Wooden Floor Restore

wooden_floor_restore_imageWood floors are great, except for one thing. The inevitable dents and wear that set in with ordinary use looks pretty bad. This is especially true with floors that are stained dark, allowing light wood to show through in areas of damage. And if the ugly appearance wasn’t enough, repairing these trouble spots isn’t an option that most people think of. Refinishing or replacing are the typical solutions offered by flooring professionals, but this isn’t always necessary.

Even if a wood floor finish is badly damaged from unprotected chair legs, it may be possible to restore the finish inexpensively, without the cost and disruption of a full-blown sanding, staining and urethane job. Regardless of what you’ve got, do-it-yourself restoration is worth a try. Even if your floor still looks terrible afterwards, you’ve only risked a little labour and materials.

Light Sanding Does the Trick

The restoration process that I’ve used successfully involves lightly sanding and restaining the old floor before several new coats of urethane go down. Just to be safe, test the process in a small area first. You don’t want to go to a lot of wood_flooring_staintrouble without some assurance it will work to your satisfaction. Choose an area several feet square, then use a quarter-sheet hand-held electric finishing sander and 120-grit paper to slightly roughen the surface of the existing urethane. Next, grab a piece of the same kind of sandpaper and use it by hand to smoothen the transition between the existing old finish that’ll remain and those bare areas worn right through to the wood. It doesn’t take much sanding time – perhaps 30 minutes to do a 15 x 20-foot room. If you’ve done things right, the bare areas will look fairly fresh, while the remaining finish will be somewhat cloudy and dusty looking. Your floor won’t look terrific yet, but don’t despair. Things are about the get a whole lot better.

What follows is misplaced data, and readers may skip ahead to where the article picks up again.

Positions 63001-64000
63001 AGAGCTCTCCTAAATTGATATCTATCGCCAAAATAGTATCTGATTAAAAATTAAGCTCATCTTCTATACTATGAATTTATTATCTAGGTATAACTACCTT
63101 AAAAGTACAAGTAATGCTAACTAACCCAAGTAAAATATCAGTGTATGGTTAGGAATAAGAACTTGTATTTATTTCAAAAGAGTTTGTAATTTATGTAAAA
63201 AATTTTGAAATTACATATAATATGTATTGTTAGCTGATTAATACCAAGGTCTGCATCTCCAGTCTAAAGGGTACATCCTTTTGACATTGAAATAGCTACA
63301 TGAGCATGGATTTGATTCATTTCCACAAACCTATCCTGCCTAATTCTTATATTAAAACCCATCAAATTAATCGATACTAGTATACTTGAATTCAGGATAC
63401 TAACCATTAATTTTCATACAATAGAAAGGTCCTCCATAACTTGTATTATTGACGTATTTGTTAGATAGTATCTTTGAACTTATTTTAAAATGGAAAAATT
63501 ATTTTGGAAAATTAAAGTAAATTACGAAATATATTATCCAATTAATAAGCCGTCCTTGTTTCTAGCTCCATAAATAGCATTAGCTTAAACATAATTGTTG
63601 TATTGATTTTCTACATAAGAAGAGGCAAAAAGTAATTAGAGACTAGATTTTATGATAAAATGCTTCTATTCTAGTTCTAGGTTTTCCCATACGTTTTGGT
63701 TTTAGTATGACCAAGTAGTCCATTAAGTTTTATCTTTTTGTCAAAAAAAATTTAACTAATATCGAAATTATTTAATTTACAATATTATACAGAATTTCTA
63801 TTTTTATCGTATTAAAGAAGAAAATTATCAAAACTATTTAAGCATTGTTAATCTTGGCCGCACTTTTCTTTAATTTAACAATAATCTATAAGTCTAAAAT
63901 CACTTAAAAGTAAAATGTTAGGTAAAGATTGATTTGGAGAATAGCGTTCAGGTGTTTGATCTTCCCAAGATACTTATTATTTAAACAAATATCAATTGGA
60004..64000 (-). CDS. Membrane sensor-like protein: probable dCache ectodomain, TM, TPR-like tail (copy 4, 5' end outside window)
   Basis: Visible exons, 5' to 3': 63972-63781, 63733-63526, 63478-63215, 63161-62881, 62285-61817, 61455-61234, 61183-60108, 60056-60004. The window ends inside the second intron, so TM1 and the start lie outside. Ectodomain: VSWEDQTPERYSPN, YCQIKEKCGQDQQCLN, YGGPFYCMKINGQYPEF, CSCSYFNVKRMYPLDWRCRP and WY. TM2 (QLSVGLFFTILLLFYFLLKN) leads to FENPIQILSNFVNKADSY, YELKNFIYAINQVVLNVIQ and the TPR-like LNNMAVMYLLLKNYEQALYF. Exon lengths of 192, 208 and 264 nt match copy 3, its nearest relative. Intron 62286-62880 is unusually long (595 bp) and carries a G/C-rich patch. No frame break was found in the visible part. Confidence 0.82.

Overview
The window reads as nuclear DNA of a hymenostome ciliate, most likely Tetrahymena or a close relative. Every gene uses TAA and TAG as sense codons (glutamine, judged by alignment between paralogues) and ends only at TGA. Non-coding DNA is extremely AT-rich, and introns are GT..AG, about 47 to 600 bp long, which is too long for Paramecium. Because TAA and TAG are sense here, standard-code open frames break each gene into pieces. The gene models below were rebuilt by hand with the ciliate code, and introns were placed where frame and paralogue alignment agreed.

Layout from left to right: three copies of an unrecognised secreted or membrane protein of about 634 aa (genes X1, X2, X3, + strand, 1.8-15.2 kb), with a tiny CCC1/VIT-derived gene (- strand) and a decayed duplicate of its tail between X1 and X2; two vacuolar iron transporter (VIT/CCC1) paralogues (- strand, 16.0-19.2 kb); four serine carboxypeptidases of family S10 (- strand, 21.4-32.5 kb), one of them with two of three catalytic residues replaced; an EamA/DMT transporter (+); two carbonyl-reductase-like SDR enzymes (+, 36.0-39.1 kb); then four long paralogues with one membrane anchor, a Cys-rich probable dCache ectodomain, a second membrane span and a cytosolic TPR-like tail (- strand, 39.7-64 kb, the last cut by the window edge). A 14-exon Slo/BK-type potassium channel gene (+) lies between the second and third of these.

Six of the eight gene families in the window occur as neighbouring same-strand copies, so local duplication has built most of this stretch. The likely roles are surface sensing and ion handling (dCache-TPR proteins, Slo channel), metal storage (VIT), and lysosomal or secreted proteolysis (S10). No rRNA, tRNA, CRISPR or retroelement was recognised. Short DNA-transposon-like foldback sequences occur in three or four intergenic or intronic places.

Restore the Colour

The trick now is to rub the right colour stain into the entire floor area, wiping off the excess after it has soaked in to bare spots. Although it’s not made specifically for this purpose, my favourite floor-fixing stain is Minwax’s Polyshades. It’s a combination urethane and stain that’s designed to create a complete, one-product wood finish, though I’m only using it for colour in this application. If you can’t find an exact match for the colour of your existing floor, choose one shade darker. Polyshades comes in lots of different colours, and its thick consistency makes it perfect for this job. If you’ve applied it correctly you’ll have an even coloured floor, with all those areas of wear and dents the same colour as wood_floor_stainundamaged areas. In fact, I find that the dents actually improve the look of the floor when they soak up stain. It gives the wood an antique, distressed look. Vacuum the floor diligently before staining, removing any dirt and dust.

Seal the Surface

Let Polyshades dry over night, then brush on one coat of oil-based satin urethane over the entire floor. When it’s completely dry, sand lightly with 240-grit sandpaper, vacuum, then apply another coat of urethane. Sand the floor again when dry, then apply a final coat of urethane.

This remedial option doesn’t always fix things up to everyone’s satisfaction, but it’s always worked well for me. I’ve used it to successfully restore very badly worn floors, without the need for major sanding. Even if you don’t like the results, not much is lost by trying, especially if you’ve experimented in a small area.

The best option I know of for protecting restored wood floors from chair leg scratches is Stanley floor protectors. They have a felt disk bonded to a flexible, synthetic sleeve that goes over the end of chair legs. They’re much more durable than self-sticking felt disks.

Posted on July 5th, 2011

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